I picked this book up on a whim because I liked the cover, side effects title, and plot synopsis. Yes, oddly enough, judging a book by its cover is what gets the book off the shelf and into my collection. I read it in two sittings, and it was enjoyable.
The Book of Story Beginnings 360-ish pages long, but it’s clearly meant for children, as opposed to a YA audience. While we know ‘children’ (I’m thinking 8-14) will read books of this length, it’s still packaged a little bit to look like it’s intended for a YA audience. It isn’t, really. The main character is 12, and her foil is 14. There’s actually very little coming-of-age stuff for the main character (her name is Lucy) – it’s mostly an adventure and a little bit coming-to-terms with her family. Continue reading The Book of Story Beginnings, by Kristin Kladstrup
Stardust, cialis sale by Neil Gaiman, glaucoma was originally a graphic novel but after being rewritten into a regular novel was been turned into a film that opened in August of 2007. It got, overall, good reviews (75% Fresh on RottenTomatoes.com). I read this book several years ago but wanted to get a reread in before the movie came out.
The book starts out with a chapter about how Tristran Thorn Came to Be: his father, Dunstan Thorn, had a brief affair with someone on the other side of the wall. The wall, you say? Well, there’s a town in England, ingeniously called Wall, that is set right near the border to Faerie. Faerie and what we call ‘reality’ are separated by a stone wall. Once every nine years, there’s a festival or market that allows the denizens of Faerie to come and sell their wares in the town of Wall. Anyway, fast-forward almost eighteen years, and Tristran Thorn (apparently his name has been changed to Tristan in the movie, which is, as someone pointed out, infinitely more pronounceable) is seventeen, gangly, and desperately in love with Victoria Forester. One night he asks her for a kiss, and she says, no, but after some poetic language, she indicates that if Tristran is nice enough to go fetch a particular fallen star for her (which has fallen on the other side of the wall), she might be kind enough to give him whatever he likes. Continue reading Stardust, by Neil Gaiman
You know, more about I love Diana Wynne Jones and have for many years. Every few weeks I go on a rant about how she’s 14 million times better an author than J. K. Rowling, neurologist and The Dark Lord of Derkholm is now one of my examples why.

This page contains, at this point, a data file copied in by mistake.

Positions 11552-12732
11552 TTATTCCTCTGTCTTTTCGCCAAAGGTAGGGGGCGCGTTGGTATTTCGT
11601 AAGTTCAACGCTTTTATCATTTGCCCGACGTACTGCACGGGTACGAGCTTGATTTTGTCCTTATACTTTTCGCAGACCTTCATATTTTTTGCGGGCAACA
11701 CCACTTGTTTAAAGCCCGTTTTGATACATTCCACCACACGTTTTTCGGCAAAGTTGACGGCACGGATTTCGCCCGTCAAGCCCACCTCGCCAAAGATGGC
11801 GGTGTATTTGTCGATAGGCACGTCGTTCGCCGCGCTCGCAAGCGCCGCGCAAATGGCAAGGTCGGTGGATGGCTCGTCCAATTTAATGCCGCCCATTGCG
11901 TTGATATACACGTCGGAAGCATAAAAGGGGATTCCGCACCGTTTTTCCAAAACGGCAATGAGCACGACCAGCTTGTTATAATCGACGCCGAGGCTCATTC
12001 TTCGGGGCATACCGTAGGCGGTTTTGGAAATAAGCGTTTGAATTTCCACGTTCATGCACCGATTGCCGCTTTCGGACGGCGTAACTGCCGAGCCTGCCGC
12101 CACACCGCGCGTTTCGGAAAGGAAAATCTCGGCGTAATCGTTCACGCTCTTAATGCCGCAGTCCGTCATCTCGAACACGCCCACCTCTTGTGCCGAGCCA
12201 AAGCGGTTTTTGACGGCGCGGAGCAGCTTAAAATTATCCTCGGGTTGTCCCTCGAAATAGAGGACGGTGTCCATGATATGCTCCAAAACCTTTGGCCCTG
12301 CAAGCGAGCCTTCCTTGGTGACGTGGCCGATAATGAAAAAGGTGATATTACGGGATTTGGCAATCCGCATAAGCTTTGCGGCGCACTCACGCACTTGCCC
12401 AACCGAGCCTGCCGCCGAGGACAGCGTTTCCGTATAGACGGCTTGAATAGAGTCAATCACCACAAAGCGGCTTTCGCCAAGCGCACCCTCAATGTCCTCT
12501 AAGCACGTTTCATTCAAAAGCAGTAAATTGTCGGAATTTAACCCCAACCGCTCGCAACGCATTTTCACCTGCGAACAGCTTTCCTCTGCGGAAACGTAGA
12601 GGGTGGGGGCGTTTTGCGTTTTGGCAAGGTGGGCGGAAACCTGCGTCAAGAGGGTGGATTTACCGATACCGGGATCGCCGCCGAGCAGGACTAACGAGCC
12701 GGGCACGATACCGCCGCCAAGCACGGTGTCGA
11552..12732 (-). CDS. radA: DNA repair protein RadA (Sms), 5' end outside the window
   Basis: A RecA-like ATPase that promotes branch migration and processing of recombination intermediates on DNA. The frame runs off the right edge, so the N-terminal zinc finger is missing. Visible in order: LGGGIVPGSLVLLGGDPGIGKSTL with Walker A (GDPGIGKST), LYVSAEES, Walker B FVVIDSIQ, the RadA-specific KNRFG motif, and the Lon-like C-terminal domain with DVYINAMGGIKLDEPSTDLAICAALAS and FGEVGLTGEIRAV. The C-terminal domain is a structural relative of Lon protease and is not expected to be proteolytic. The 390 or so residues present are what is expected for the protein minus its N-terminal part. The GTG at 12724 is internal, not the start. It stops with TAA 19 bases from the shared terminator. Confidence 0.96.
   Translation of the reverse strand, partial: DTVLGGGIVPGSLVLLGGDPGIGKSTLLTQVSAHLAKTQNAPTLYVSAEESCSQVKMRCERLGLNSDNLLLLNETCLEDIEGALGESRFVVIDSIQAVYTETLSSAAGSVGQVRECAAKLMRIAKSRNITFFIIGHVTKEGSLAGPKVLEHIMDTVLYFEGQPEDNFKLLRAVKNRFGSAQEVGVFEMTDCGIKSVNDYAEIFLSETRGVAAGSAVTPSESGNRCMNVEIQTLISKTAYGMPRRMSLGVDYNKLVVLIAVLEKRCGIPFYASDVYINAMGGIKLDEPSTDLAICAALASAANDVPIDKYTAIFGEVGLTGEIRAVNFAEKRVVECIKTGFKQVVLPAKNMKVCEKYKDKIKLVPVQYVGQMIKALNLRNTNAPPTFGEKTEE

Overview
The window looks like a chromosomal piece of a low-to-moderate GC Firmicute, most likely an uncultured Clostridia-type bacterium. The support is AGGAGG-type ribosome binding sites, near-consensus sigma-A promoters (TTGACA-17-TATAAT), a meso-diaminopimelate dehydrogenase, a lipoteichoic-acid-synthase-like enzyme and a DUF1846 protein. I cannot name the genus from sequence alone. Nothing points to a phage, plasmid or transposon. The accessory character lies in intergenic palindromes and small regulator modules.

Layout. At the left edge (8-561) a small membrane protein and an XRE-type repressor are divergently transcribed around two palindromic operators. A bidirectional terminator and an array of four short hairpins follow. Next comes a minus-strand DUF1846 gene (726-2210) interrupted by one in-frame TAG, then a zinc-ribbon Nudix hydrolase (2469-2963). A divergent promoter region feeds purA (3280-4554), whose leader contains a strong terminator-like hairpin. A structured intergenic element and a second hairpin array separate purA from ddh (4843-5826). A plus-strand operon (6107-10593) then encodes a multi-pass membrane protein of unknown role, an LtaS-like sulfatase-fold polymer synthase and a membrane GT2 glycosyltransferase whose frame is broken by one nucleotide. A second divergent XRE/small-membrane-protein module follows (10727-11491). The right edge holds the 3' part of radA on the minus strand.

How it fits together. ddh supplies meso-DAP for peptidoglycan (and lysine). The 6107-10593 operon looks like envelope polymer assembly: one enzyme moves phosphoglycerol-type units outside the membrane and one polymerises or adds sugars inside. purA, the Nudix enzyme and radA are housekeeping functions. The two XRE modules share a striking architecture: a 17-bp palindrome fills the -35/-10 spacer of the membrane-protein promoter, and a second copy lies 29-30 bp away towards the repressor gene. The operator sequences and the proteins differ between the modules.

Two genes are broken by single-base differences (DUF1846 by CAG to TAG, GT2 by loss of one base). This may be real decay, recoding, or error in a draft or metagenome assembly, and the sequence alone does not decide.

Ben (my boyfriend; also my web guru) had been trying to get me to read this book for months, saying he thought it was clearly her best work. When a really nice hardbound copy showed up at Half-Price Books, he bought it, and I finally read it. It was worth every single page. From one of the most innovative and NON-info-dumpy opening scenes to the amazing characters to the wonderful non-humans and amazing ideas . . . Well, in short, Diana Wynne Jones wrote The Tough Guide to Fantasyland, and she follows her own advice. Continue reading The Dark Lord of Derkholm, by Diana Wynne Jones
A few months ago, sale I read Obernewtyn and The Farseekers by Isobelle Carmody. When they were first published in the U.S. (she’s Australian), allergist there was a big fuss about how amazing it was that there was this awesome fantasy author from Australia and she wrote these amazing books. I see the fervor’s cooled a bit and I feel like I know why.
It isn’t that the books aren’t good — they are, albeit a bit reservedly. Tropes abound: the orphan who turns out to have super-de-dooper magical powers and is of course so important that she’s going to save the world; even a bit of the romance novel trope that has her falling in love with the first eligible man she meets. (Well, okay, he falls in love with her, but so does everyone else, really. Although she doesn’t recognize it, her feelings are reciprocated with this first guy.) I’m not totally against tropes; they exist and work for a reason in the fantasy world as well as, oh, every other realm (romance, military thrillers, whodunits, even ‘lit fiction’). The orphan who turns out to save the world, though — that one’s a little overdone. (I’m looking at you, Harry Potter, for beating it to death the final time.) Also, the plot runs a little X-Men-y. I don’t really know if that’s a good thing or not. Continue reading Obernewtyn and The Farseekers, by Isobelle Carmody